Date of Award
Master of Design (MDes)
Abstract. Interested initially in how people develop and manage their identity over major life transitions, I decided to research cohabitation among unmarried couples, more specifically to understand how couples co-create a shared identity through this significant transition in their relationship. In recent years, emerging adults have increasingly turned to cohabitation as a necessary next step in determining long-term compatibility with their romantic partners. However, this transition is often marked by uncertainty and tension, as notions existing at multiple levels remain unclear and undefined.
With the high rates of marital disruption driving this trend, many couples see cohabitation as a way to mitigate chances of divorce. Nonetheless, the statistics still remain the same. Many of the existing solutions designed for couples only facilitate day-to-day coordination or address issues after the fact. To understand this design space more deeply, I conducted several interviews and in-home observations to understand the characteristics and relational implications of couples cohabiting. Drawing from my exploratory research, I created a series of concepts that were tested with users in the form of storyboards, ultimately informing my final design.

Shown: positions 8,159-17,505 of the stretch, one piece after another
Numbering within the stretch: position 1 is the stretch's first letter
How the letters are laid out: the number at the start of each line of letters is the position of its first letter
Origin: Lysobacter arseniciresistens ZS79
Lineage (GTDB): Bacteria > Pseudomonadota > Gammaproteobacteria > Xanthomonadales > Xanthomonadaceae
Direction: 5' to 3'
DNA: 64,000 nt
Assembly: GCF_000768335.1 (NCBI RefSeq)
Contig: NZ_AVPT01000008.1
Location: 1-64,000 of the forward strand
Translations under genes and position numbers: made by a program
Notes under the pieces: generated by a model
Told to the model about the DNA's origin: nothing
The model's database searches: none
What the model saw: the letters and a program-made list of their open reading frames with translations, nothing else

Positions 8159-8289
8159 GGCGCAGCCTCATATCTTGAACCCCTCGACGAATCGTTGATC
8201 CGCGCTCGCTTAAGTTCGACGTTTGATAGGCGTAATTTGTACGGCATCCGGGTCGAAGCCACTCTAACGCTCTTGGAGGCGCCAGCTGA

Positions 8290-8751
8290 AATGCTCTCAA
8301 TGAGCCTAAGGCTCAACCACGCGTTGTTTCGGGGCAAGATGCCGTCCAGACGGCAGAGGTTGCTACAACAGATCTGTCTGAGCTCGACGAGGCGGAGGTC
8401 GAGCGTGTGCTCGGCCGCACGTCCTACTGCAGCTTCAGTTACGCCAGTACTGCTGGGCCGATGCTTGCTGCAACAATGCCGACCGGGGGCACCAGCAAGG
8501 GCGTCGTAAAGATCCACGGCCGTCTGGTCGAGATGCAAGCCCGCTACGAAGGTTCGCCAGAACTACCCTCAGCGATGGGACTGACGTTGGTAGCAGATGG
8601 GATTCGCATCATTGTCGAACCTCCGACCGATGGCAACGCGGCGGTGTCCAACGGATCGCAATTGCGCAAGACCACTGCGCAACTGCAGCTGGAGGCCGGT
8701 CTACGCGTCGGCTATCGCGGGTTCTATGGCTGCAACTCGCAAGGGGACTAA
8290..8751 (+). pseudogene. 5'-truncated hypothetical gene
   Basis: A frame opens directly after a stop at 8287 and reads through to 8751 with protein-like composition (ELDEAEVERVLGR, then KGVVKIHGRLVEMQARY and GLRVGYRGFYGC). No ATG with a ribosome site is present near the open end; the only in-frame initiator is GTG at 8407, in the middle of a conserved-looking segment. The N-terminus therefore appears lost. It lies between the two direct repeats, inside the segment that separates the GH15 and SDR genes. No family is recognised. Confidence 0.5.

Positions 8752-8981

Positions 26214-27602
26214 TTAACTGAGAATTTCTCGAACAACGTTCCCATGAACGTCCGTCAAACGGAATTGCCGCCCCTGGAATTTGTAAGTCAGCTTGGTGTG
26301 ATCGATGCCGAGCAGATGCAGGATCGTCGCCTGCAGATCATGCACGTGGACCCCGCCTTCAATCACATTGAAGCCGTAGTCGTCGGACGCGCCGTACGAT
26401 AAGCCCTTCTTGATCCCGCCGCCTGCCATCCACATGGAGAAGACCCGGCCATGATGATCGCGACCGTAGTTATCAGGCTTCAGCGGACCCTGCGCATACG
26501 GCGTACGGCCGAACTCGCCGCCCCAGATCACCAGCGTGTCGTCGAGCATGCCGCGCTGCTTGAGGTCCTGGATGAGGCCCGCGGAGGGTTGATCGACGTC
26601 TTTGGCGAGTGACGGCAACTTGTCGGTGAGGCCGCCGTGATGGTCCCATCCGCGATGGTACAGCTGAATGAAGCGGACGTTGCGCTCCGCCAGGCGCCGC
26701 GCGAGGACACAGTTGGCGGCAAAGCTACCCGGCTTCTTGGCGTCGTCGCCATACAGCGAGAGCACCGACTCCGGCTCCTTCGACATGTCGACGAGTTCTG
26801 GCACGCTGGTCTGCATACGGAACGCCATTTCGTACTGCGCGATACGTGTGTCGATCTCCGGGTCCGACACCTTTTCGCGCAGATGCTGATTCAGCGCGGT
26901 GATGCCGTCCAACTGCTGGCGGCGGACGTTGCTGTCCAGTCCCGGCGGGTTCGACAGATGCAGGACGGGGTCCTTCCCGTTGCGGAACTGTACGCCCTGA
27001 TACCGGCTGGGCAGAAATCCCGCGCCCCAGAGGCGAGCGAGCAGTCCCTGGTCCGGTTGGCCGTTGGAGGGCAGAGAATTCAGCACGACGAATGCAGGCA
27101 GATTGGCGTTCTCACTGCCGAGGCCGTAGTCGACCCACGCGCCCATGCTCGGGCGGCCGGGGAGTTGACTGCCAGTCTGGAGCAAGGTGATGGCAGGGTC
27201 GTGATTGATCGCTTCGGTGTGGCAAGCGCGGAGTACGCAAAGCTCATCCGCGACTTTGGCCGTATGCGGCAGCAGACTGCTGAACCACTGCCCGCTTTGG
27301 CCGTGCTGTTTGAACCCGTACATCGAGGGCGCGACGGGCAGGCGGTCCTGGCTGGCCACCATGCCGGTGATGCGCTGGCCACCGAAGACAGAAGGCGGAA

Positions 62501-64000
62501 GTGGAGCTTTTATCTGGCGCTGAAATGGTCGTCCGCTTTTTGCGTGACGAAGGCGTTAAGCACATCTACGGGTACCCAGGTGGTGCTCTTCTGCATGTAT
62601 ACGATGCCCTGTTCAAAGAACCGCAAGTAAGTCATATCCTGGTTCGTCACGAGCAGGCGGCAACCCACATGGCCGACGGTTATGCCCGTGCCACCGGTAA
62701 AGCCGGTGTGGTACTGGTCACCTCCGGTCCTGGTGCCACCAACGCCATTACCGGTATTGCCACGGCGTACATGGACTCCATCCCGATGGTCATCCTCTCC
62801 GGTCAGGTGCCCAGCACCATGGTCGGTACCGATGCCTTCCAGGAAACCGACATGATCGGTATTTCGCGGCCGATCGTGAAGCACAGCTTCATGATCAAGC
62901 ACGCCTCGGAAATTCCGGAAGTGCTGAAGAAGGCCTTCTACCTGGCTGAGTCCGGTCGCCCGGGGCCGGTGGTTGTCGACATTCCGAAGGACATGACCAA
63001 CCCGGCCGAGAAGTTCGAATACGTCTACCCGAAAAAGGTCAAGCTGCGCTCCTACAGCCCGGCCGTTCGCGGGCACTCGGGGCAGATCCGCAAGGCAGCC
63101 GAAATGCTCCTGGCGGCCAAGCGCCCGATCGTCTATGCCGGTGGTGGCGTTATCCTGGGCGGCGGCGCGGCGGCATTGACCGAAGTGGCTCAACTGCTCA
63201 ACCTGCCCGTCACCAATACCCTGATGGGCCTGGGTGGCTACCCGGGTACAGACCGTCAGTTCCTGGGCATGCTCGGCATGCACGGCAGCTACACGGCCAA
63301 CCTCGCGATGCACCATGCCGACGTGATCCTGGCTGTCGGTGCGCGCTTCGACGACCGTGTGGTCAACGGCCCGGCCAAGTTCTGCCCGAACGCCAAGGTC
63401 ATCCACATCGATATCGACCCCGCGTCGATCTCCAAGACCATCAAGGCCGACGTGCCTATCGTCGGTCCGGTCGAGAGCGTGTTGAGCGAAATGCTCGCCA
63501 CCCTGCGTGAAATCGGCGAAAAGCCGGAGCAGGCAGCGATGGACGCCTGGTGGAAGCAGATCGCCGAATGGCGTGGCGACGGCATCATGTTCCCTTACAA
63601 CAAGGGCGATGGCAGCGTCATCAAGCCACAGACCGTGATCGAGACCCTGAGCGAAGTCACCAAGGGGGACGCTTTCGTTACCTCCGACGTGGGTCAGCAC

Through a human-centered design approach, I created co.habits, a comprehensive service that helps couples establish a mutual value system early in their relationship by helping them set shared goals and manage finances. By helping couples communicate more openly about their values, goals, and finances, couples can set more realistic expectations and create a shared vision of their future. While the service helps cohabiting couples reflect on and celebrate their shared achievements, it more importantly fosters the long-term planning required to keep a committed relationship propelling forward.
Tsai, Katy, "Co.habits: Co-creating a shared identity through cohabitation" (2013). Theses. 41.